This month of Thanksgiving is a time when many of us reflect on our many blessings. One thing that often isn’t top-of-mind on our list of things to be thankful for, though, is our employees. And that’s unfortunate. In fact, we should be giving thanks to our employees all year round, not just during Thanksgiving, and, certainly, not just during their annual review.
The irony of it is that, as employees ourselves, we know how good it feels to receive a heartfelt and sincere “thank you” from our superiors (or even from our colleagues, employees, or patients). Yet we often fail to take the time to provide the same heartfelt thanks to our own staff. That’s a missed opportunity.
Letting employees know how much you appreciate their efforts and how those efforts help to contribute to the success of your organization isn’t just “nice to do”—it can make a measurable difference in their levels of loyalty. And, ultimately, it can make a difference in the level of satisfaction of your patients as well.
Shockingly, far too few employees receive the recognition they need. In fact, according to Gallup research, fewer than one in three American workers strongly agree that they have received any praise from a supervisor during the past seven days, as measured by Gallup’s Q12, a twelve-item survey designed to measure employee engagement. Their research further suggests that variation in response to the Q12 item “In the last seven days, I have received recognition or praise for doing good work” is responsible for a 10 – 20 percent difference in revenue and productivity. And employees who report that they’re not adequately recognized at work are three times more likely to say they’ll quit in the next year (source).
There is a tendency, especially among the baby-boomer generation, to take the attitude, “no news is good news.” In other words: “If I don’t tell you you’re doing a bad job, assume you’re doing a good job.” Contrast this with an identified need among the millennial generation—whose parents and teachers have showered them with praise and encouragement virtually every day since they were born—to receive frequent recognition. Without that recognition they, and many of their colleagues from other generations as well, feel diminished and unappreciated.
What can you do about it? A number of things. Here are five:
- Pay attention. The simple act of paying attention to your employees sends a strong message that you care about them. Simply rounding on a regular basis can make a big difference—walking around and observing employees in action and complimenting them on the things you see them doing right.
- Show appreciation verbally, and do this publicly as well as privately. When we’re praised privately we get an ego boost. When we’re praised publicly, most of us get an even greater boost.
- Write it down. Often when I speak in front of groups, I’ll ask the people in the room who have ever received a handwritten or even personally typed note from a boss at some point in their careers to raise their hands. I’ll then ask them to keep their hands up if they’ve saved those notes. When I look around the room, I generally see almost every hand still in the air. I know I have a file folder of special cards and notes I’ve received from people over the years, and I know how much I value those notes. Your employees do too. Taking two minutes to write a note is a gift they hold for years.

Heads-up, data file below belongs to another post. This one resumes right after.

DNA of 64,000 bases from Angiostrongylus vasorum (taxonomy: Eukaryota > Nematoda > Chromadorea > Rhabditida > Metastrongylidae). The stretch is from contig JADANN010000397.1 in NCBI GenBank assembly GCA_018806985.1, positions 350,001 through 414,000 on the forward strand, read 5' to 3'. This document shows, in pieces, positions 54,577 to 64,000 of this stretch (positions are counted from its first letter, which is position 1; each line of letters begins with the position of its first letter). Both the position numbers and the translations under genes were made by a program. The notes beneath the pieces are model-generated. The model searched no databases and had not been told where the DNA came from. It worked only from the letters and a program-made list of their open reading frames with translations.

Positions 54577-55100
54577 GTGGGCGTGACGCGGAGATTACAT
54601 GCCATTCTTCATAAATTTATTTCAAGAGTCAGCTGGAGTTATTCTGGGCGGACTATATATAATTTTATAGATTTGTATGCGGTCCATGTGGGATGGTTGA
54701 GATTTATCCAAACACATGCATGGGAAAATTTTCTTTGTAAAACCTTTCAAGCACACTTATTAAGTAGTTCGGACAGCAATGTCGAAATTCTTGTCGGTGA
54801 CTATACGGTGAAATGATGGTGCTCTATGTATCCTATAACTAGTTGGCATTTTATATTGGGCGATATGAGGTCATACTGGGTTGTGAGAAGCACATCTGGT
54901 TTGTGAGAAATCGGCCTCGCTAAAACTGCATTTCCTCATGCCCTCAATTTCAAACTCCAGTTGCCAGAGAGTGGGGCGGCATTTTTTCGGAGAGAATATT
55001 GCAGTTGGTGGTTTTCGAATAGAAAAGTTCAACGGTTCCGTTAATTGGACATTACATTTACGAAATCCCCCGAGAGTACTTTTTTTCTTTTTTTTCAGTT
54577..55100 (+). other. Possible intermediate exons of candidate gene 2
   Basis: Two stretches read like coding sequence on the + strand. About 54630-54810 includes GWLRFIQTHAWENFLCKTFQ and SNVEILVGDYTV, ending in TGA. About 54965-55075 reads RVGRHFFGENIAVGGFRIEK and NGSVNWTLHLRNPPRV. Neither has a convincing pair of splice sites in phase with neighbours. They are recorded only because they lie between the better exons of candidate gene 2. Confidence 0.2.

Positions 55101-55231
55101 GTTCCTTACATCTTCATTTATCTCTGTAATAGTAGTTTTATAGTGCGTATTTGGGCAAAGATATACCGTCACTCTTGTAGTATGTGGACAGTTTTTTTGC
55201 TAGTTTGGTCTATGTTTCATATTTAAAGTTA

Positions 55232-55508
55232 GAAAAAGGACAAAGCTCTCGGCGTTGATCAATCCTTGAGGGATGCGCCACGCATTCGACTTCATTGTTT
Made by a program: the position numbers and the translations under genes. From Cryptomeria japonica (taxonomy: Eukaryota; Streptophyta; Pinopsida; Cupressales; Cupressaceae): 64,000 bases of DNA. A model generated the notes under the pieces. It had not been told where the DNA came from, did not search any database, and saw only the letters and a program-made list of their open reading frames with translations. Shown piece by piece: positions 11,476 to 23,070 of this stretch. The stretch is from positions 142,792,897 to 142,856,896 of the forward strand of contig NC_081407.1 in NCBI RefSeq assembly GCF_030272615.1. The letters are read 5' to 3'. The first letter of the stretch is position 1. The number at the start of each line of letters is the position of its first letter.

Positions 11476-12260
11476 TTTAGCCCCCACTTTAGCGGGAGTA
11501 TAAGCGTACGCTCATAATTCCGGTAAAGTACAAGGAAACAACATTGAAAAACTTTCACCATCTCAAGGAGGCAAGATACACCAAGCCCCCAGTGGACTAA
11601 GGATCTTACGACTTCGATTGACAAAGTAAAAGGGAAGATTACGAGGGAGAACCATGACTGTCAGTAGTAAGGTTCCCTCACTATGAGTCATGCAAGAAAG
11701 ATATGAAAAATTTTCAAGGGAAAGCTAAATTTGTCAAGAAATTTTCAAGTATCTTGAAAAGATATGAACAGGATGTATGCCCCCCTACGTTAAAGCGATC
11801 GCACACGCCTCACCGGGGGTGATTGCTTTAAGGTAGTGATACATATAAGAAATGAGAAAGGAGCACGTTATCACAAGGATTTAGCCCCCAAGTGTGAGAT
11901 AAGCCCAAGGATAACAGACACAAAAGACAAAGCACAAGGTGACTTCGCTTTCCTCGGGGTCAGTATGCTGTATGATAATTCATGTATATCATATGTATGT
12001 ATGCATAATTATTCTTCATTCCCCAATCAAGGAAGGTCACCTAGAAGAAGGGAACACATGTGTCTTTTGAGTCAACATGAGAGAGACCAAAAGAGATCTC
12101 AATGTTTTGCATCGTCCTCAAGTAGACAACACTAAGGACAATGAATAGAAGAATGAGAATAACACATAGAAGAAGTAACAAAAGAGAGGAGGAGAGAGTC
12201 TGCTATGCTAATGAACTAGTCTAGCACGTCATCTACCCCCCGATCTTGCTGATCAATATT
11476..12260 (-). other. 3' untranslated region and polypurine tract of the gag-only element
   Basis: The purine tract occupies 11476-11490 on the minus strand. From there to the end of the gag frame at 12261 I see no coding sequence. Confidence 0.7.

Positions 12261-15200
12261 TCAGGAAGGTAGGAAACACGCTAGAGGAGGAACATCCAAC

- Be specific. While a simple “thank you” is better than nothing at all, adding something specific to that thank you can be particularly meaningful and motivating to your employees. Consider: “Thank you for leading the noise-control team. You are helping us lead a mission-centered organization,” or “Thank you for your teamwork today during our code. Your skills and attitude are a shining example of what we stand for. You make me proud.”
- Make it personal. Effective recognition should be prompt, personal, and specific. It should happen as close as possible to the incident you observed and should be specific, as we’ve already discussed. In addition, it should be personal. A broad “Thanks to the organization for their efforts” is far less impactful on an individual level than “Thank you for taking the time out of your busy day to help me with the new employee orientation. Your passion for patient care shines through, and is a great example for our new team members. ”
The Baird Group’s model was developed to help organizations drive a service-centered culture change by focusing on five essentials. One of the essentials we stress is recognition. Never underestimate the power of a simple “thank you.” But even more powerful is the thank you that ties the action to purpose, mission, vision, and values. Many of us make New Year’s resolutions, but how about a Thanksgiving resolution? Make a resolution this month that you will take the time to let your staff know how thankful you are for them—not just this month, not just at their annual performance review, but throughout the year. Recognition is truly the gift that keeps on giving.
Thanks for being a loyal reader of our newsletter feature. And remember to watch for this month’s Tactical Tune Up, which builds on the tips you’ve learned here.
Happy Thanksgiving from the Baird Group!